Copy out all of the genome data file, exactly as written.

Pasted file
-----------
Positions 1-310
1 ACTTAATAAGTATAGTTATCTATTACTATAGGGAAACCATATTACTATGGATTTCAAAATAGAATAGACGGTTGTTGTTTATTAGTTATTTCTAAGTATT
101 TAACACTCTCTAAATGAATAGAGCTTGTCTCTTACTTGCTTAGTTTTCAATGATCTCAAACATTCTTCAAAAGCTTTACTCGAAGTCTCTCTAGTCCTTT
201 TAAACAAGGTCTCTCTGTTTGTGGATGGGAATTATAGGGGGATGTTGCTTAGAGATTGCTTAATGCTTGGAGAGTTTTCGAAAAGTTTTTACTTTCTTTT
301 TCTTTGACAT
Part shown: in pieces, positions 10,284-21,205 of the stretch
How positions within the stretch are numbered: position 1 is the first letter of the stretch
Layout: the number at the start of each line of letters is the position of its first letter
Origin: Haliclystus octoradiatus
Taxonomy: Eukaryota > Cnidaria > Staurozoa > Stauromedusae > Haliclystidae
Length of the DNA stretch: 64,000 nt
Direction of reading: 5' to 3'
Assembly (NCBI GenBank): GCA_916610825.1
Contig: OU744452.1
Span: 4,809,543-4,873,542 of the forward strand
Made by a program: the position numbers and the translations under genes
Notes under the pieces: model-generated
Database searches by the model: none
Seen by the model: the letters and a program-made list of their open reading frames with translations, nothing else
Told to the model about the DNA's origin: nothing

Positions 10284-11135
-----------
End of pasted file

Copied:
Positions 1-310
1 ACTTAATAAGTATAGTTATCTATTACTATAGGGAAACCATATTACTATGGATTTCAAAATAGAATAGACGGTTGTTGTTTATTAGTTATTTCTAAGTATT
101 TAACACTCTCTAAATGAATAGAGCTTGTCTCTTACTTGCTTAGTTTTCAATGATCTCAAACATTCTTCAAAAGCTTTACTCGAAGTCTCTCTAGTCCTTT
201 TAAACAAGGTCTCTCTGTTTGTGGATGGGAATTATAGGGGGATGTTGCTTAGAGATTGCTTAATGCTTGGAGAGTTTTCGAAAAGTTTTTACTTTCTTTT
301 TCTTTGACAT
Part shown: in pieces, positions 10,284-21,205 of the stretch
How positions within the stretch are numbered: position 1 is the first letter of the stretch
Layout: the number at the start of each line of letters is the position of its first letter
Origin: Haliclystus octoradiatus
Taxonomy: Eukaryota > Cnidaria > Staurozoa > Stauromedusae > Haliclystidae
Length of the DNA stretch: 64,000 nt
Direction of reading: 5' to 3'
Assembly (NCBI GenBank): GCA_916610825.1
Contig: OU744452.1
Span: 4,809,543-4,873,542 of the forward strand
Made by a program: the position numbers and the translations under genes
Notes under the pieces: model-generated
Database searches by the model: none
Seen by the model: the letters and a program-made list of their open reading frames with translations, nothing else
Told to the model about the DNA's origin: nothing

Positions 10284-11135